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Tullia. About the year A. D. 410, while still in the vigour of his age, he determined to retire from the world, and accordingly betook himself, with his wife and family, first to Lerins (Lerinum), and from thence to the neighbouring island of. Lero or St. Margaret, where he lived the life of a hermit, devoting himself to the education of his children, to literature, and to the exercises of religion. During his retirement in this secluded spot, he ac­quired so high a reputation for learning and sanc­tity, that he was chosen bishop of Lyons about a. d. 434, a dignity enjoyed by him until his death, which is believed to have happened in 450, under the emperors Valentinianus III. and Marci-anus. Veranius was appointed his successor in the episcopal chair, while Salonius became the head of the church at Geneva.

The following works bear the name of this pre­late : I. De laude Eremi, written about the year A. d. 428, in the form of an epistle to Hilarius of Aries. It would appear that Eucherius, in his passion for a solitary life, had at one time formed the project of visiting Egypt, that he might profit by the bright example of the anchorets who thronged the deserts near the Nile. He requested information from Cassianus [cassianus], who re­plied by addressing to him some of those collationes in which are painted in such lively colours the habits and rules pursued by the monks and ere­mites of the Thebaid. The enthusiasm excited by these details called forth the letter bearing the above title.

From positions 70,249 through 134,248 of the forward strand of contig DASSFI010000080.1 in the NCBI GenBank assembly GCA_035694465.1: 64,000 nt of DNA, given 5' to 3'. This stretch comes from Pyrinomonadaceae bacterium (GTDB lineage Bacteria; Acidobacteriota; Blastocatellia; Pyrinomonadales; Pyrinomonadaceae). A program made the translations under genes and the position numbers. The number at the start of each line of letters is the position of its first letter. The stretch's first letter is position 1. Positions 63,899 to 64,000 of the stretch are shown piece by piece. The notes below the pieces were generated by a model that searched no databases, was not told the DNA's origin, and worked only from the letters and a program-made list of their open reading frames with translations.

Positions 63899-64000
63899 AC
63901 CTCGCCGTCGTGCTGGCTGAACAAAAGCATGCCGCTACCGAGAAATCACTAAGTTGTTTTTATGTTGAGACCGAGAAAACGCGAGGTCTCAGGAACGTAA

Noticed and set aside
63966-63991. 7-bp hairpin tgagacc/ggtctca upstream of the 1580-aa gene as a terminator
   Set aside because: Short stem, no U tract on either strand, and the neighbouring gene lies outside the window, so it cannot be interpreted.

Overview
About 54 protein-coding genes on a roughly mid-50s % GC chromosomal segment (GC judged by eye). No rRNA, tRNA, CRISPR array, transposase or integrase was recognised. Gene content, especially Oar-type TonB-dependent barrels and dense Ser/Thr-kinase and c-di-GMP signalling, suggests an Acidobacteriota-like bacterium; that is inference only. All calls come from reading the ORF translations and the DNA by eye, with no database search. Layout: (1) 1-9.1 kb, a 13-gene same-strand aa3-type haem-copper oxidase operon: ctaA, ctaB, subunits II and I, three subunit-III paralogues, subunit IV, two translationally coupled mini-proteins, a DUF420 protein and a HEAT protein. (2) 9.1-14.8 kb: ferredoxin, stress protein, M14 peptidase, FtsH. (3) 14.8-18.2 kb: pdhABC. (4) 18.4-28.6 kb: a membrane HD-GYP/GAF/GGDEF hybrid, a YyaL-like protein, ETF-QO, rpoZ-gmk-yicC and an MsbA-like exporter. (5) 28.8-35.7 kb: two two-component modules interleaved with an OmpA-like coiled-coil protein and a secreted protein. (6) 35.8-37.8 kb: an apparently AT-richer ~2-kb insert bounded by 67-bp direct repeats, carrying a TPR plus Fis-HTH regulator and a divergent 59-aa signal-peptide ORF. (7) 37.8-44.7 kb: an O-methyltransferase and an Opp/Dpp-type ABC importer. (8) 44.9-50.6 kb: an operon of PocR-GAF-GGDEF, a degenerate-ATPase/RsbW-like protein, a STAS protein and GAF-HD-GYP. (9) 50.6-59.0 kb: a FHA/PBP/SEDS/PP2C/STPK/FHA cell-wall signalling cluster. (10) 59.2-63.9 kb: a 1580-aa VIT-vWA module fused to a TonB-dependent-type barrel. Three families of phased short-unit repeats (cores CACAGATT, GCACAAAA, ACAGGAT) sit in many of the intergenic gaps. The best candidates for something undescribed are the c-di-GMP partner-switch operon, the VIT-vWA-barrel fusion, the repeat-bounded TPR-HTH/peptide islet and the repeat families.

2. Epistola paraenetica ad Valerianum cognatum de contemtu mundi et secularis philosophiae,composed. about A. d. 432, in which the author endeavours to detach his wealthy and magnificent kinsman from the pomps and vanities of the world. An edition with scholia was published by Erasmus at Basle in 1520.

3. Liber formularum spiritalis intelligentiae ad Veranium jllium^ or, as the title sometimes appears, De forma, spiritalis intellectus, divided into eleven chapters, containing an exposition of many phrases and texts in Scripture upon allegorical, typical, and mystical principles.

4. Instructwnum JLibri II. ad Salonium filium. The first book treats "De Quaestionibiis difficilio-ribus Veteris et Novi Testament!," the second contains " Explicationes nominum Hebraicorum."

5. Homiliae. Those, namely, published by Li-vineius at the end of the " Sermones Catechetici Theodori Studitae," Antverp., 8vo. 1602.

The authenticity of the following is very doubtful.

6. Historia Passionis S. Mauritii et Sociorum Martyrum. Legionis Felids Thebaeae Agaunensium.

7. Exhortatio ad Monachos, the first of three printed by Holstenius in his " Codex Regularum," Rom. 1661, p. 89.

8. Epitome Operum Cassiani.

The following are certainly spurious : 1. Com-mcntarius in Genesim. 2. Commentariorum in libros Regum Libri IV. 3. Epistola ad Faustinum. 4. Epistola ad Philonem, 5. Regula duplex ad Monaehos. 6. Homiliarum Collectio, ascribed in some of the larger collections of the Fathers to Eusebius of Emesa, in others to Gallicanus. Eu­cherius is, however, known to have composed many homilies; but, with the exception of those men­tioned above (5), they are believed to have perished.

No complete collection of the works of Eucherius has ever been published. The various editions of